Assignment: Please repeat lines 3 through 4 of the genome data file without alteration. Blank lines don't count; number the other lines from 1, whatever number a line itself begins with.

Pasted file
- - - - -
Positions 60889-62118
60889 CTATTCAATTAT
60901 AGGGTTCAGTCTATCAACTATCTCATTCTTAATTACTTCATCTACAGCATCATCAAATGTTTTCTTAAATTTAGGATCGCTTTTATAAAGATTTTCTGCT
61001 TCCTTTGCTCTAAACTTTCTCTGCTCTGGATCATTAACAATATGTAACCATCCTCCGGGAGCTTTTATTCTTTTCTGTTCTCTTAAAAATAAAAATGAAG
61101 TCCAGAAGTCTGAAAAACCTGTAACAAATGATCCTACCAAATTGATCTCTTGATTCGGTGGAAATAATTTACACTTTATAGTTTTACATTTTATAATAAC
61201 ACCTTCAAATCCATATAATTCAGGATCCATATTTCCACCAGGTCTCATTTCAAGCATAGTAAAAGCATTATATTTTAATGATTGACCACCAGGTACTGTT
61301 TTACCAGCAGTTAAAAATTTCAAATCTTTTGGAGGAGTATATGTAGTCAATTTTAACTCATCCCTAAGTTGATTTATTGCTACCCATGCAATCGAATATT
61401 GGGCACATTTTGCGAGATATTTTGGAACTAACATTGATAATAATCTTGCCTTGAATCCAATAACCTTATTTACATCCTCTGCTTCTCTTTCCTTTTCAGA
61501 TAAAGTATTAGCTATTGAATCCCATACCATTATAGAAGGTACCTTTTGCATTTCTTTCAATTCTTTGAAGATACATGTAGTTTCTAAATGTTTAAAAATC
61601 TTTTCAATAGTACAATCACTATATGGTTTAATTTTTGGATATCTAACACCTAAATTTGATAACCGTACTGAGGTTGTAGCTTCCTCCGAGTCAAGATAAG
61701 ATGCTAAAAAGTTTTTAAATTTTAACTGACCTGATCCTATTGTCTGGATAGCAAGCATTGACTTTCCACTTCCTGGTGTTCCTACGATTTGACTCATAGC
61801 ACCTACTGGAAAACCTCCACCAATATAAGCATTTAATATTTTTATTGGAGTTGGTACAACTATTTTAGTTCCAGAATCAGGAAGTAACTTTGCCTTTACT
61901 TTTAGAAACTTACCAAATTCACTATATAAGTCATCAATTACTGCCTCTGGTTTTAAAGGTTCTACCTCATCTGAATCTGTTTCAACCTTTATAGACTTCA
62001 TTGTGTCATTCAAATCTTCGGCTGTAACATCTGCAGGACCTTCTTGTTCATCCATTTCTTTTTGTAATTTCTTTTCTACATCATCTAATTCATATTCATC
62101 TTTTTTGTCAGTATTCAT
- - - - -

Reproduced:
60901 AGGGTTCAGTCTATCAACTATCTCATTCTTAATTACTTCATCTACAGCATCATCAAATGTTTTCTTAAATTTAGGATCGCTTTTATAAAGATTTTCTGCT
61001 TCCTTTGCTCTAAACTTTCTCTGCTCTGGATCATTAACAATATGTAACCATCCTCCGGGAGCTTTTATTCTTTTCTGTTCTCTTAAAAATAAAAATGAAG